Home Herbal Monograph Larger or Greater Cardamom, Nepal Cardamom
History

It is native to Arabia and Syria, But is also found in the Indian market. The Nutmeg cardamomum or the true Cardamomum majus (Elettaria cardamomum) made its appearance in the Bombay market in 1885. Up to that time, the only large cardamomums that were encountered were the Bengal or Ceylon kinds. It is referred to by Arabian physicians under the name Hil-Bawa.

Habitat

It grows wild in the eastern Himalayas and cultivated in West Bengal, Assam, Sikkim and Nepal

Morphology Description (Habit)

It is a tall and perennial herb, with leafy stems. Rhizomes are creeping and branched, with several erect leafy shoots and panicles. The leaves are oblong-lanceolate, 30-60 cm in length, glabrous and the tip is acuminate. The spikes are globose, very dense, and shortly peduncled. Calyx and corolla tube segments are sub-obtuse, shorter than the tube and the upper one is cuspidate. Lip is obovate-cuneate, emarginate, yellowish white and rather longer than the corolla-segments. Capsules are 2.5 cm long, irregularly obcordate, echinate, trilocular, dark red-brown in color, containing several aromatic seeds in each cell and held together by a viscous sugary pulp. The fruit is anterio-posteriorly flattened, having 15-20 irregular, dentate-undulate wings which extend from the apex to downward for two-thirds of its length. There are three well-known cultivated varieties in Sikkim.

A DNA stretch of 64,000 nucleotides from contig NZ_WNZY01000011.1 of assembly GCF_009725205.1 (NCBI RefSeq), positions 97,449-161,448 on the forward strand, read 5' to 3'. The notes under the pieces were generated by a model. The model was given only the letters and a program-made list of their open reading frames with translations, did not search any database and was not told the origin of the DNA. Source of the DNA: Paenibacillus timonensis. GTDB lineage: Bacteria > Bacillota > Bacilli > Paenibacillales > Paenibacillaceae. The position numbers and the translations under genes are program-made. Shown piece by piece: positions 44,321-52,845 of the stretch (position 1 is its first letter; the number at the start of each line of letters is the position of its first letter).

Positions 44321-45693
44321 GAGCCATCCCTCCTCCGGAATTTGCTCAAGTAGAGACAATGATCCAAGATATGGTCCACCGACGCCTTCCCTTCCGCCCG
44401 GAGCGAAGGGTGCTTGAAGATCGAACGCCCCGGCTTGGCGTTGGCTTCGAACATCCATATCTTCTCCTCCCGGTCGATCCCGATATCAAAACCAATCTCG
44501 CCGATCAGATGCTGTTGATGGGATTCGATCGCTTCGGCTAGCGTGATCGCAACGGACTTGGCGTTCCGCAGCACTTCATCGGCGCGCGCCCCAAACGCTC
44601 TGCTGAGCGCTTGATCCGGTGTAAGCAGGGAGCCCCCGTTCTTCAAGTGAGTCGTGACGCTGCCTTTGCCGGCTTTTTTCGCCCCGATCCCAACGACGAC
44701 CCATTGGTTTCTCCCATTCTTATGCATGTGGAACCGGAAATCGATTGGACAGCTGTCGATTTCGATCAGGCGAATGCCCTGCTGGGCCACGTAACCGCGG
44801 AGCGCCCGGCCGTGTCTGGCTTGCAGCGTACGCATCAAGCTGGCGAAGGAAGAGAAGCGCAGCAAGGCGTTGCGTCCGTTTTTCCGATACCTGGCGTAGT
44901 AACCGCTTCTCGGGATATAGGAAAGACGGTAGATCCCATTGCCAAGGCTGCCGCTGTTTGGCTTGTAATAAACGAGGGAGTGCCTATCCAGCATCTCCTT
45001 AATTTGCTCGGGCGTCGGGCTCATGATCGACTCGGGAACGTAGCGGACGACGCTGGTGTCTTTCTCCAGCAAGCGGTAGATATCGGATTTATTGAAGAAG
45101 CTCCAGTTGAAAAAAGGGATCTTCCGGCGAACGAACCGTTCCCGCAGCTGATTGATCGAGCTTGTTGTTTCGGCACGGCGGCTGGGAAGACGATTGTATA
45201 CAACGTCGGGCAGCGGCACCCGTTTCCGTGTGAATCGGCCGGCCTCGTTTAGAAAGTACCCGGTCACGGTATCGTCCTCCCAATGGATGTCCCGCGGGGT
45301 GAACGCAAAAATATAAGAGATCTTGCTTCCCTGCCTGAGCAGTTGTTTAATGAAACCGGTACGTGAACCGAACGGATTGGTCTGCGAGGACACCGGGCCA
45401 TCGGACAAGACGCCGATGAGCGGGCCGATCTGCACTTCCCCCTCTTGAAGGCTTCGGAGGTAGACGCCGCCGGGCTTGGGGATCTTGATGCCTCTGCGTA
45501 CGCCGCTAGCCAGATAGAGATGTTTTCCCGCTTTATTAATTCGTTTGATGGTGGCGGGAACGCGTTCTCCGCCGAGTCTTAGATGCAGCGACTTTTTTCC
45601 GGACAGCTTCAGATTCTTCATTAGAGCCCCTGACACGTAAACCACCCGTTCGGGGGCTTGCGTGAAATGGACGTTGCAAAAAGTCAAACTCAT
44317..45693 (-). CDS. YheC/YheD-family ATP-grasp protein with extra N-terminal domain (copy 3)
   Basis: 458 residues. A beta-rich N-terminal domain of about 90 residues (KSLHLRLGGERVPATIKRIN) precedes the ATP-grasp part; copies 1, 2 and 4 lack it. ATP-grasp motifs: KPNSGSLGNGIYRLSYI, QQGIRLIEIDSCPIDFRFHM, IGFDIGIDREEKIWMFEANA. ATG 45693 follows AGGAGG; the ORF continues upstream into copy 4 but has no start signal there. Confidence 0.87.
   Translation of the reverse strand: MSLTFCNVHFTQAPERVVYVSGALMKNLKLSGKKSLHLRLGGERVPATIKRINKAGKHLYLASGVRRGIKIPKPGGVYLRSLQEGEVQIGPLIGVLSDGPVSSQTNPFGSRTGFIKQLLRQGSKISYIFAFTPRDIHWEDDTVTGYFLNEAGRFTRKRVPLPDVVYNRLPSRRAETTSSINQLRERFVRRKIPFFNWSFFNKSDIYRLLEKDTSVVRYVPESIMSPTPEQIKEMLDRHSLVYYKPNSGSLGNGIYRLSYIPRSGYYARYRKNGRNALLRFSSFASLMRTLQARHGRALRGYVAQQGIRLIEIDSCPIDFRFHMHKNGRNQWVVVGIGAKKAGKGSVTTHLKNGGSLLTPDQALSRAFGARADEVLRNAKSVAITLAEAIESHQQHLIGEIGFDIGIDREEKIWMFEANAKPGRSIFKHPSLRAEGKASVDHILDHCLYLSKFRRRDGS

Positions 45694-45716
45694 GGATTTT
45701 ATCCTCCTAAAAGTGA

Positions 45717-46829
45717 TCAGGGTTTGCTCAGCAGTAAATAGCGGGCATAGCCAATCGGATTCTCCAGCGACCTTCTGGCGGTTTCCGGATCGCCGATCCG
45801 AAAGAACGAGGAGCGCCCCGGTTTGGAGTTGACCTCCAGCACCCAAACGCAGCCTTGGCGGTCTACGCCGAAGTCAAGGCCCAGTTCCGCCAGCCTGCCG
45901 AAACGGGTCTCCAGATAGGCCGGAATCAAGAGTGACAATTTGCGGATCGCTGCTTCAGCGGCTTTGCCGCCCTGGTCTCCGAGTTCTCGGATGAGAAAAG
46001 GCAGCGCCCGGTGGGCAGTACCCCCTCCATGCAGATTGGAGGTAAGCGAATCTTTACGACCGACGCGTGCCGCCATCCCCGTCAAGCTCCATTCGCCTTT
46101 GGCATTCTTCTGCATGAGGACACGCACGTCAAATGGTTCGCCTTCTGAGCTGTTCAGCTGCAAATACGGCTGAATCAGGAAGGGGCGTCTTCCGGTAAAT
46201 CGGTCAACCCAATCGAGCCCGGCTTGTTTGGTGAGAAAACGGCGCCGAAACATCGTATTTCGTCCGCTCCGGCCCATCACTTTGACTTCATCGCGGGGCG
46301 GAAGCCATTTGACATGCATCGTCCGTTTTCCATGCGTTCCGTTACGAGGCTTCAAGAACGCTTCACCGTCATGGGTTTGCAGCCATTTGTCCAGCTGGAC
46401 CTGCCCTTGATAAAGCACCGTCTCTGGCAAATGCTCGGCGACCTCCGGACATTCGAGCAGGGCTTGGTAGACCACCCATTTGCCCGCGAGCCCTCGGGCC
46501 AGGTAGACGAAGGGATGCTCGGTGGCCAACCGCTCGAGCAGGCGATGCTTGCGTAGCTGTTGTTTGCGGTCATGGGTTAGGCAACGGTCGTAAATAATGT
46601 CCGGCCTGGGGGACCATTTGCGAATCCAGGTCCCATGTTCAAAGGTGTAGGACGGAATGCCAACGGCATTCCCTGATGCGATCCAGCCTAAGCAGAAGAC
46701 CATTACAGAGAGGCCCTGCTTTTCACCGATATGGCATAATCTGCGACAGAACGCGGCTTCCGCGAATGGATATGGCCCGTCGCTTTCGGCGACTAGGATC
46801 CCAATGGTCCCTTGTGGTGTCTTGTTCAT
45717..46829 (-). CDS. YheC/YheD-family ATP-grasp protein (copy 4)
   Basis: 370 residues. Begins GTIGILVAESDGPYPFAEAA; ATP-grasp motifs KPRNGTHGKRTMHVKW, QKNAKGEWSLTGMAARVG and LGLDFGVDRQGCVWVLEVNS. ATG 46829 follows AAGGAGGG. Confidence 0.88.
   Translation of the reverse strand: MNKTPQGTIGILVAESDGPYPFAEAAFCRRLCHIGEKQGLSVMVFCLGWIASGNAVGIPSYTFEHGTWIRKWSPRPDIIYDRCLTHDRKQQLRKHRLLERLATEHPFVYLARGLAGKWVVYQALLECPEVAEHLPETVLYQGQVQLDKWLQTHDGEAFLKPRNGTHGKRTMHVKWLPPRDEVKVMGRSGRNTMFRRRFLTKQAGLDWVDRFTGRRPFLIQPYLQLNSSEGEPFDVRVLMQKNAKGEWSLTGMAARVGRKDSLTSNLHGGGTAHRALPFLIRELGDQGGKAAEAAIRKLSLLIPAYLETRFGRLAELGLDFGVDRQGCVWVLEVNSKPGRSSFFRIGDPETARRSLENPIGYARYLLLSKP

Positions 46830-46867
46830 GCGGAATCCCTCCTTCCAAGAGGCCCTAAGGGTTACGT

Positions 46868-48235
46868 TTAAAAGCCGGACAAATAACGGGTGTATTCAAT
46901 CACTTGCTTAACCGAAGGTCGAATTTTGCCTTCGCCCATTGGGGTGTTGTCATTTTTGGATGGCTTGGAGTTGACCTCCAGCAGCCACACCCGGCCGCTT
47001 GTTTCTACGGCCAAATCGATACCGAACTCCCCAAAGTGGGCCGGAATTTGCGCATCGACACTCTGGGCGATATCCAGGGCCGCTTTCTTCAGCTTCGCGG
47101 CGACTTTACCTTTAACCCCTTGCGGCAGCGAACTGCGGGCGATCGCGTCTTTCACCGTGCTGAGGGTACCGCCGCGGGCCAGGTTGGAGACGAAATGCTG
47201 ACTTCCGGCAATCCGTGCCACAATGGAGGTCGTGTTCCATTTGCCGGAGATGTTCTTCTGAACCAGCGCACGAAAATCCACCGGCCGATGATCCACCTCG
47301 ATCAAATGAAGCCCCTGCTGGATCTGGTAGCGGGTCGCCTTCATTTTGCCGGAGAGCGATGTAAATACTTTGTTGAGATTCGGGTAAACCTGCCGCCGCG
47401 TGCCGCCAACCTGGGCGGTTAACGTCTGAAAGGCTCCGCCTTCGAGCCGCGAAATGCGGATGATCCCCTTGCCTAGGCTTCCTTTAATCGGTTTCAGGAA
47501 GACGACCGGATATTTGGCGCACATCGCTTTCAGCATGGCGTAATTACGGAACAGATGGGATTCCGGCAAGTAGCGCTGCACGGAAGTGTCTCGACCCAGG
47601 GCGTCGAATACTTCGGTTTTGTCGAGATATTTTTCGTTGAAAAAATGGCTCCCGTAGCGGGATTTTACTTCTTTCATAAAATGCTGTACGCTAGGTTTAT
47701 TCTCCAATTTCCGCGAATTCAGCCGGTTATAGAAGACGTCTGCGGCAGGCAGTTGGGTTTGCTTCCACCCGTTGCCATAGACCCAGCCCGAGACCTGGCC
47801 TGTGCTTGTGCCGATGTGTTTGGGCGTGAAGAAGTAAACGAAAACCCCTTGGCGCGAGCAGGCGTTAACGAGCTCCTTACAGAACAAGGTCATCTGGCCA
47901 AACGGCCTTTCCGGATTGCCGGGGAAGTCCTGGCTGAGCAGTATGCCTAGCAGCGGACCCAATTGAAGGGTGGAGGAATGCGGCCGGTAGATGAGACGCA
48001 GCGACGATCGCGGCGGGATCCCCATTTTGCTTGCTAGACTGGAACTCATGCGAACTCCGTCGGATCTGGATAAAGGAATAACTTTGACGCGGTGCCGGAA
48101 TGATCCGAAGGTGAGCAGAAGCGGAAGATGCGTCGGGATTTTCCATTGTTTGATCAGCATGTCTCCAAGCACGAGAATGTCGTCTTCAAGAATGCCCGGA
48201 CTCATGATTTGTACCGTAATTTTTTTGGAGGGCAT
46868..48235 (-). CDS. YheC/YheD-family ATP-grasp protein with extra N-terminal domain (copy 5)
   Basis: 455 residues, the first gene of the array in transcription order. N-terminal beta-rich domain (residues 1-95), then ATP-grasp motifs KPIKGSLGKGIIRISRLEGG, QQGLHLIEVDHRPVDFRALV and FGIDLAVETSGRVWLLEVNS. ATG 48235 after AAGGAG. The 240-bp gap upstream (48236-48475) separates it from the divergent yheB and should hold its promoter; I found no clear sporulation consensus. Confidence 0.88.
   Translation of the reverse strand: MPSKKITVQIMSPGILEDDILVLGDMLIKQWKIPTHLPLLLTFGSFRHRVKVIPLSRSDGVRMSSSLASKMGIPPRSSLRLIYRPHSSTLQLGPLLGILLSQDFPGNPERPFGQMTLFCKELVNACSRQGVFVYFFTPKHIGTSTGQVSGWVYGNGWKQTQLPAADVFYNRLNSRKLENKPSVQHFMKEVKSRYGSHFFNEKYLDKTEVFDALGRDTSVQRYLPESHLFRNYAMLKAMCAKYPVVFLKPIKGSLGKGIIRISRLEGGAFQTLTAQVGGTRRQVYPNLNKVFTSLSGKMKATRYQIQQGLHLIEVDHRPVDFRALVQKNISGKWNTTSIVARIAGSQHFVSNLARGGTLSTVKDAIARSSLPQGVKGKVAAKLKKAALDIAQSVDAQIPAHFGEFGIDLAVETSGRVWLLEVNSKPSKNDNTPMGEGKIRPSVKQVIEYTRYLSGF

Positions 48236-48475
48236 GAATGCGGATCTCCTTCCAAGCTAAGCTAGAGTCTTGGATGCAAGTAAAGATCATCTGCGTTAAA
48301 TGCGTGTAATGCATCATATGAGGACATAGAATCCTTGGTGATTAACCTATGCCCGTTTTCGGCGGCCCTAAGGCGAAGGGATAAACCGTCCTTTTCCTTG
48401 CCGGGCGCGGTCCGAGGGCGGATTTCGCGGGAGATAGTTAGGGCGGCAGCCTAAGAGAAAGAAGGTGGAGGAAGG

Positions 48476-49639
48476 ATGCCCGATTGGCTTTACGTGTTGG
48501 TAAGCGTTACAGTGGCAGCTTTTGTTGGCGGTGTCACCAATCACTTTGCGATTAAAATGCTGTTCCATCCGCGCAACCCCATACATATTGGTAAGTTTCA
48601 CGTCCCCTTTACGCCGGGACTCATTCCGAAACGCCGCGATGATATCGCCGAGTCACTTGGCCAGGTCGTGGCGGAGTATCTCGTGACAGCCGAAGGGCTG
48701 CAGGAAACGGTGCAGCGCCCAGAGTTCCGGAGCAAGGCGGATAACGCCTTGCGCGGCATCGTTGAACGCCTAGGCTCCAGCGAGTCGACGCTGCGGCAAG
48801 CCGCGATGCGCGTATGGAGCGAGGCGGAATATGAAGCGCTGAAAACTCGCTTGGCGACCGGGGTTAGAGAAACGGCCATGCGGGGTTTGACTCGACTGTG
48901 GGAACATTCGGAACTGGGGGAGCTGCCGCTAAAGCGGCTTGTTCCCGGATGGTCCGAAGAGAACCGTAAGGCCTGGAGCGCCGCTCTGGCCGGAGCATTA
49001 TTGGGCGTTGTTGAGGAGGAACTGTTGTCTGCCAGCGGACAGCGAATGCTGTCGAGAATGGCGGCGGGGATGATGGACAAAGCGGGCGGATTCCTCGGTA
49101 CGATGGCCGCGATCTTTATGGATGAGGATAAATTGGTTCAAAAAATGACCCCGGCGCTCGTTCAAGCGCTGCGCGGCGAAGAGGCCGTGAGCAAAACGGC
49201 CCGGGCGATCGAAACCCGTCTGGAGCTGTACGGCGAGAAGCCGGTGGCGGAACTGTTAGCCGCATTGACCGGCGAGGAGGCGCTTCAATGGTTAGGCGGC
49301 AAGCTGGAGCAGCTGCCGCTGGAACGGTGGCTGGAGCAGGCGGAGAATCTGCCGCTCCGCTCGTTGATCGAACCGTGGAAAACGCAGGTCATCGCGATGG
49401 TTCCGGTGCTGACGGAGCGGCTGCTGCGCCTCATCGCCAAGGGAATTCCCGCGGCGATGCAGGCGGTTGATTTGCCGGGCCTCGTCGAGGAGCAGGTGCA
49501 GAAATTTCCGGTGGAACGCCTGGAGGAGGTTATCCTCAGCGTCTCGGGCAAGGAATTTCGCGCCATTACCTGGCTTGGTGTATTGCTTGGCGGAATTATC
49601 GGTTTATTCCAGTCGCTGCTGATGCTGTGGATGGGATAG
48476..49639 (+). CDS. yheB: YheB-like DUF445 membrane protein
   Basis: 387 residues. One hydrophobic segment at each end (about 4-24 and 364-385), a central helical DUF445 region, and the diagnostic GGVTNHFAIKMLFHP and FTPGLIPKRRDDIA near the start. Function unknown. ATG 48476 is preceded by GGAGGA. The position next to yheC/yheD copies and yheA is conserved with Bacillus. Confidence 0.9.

Principal Constituents

Cardmonin, Alpinetin1 and Subulin2 were isolated from seeds. The major constituent of the essential oil from the seeds is cineol (64.94 %).

Toxicology
There is no adverse effect reported on usage of this plant.

Indications

Medicinally, the seeds are credited with stimulant and astringent properties. It is used in gastrointestinal and genito-urinary complaints.

References
  1. Planta Medica, 1976, 29, 391.
  2. Indian J. Chem., 1977, 15B, 814.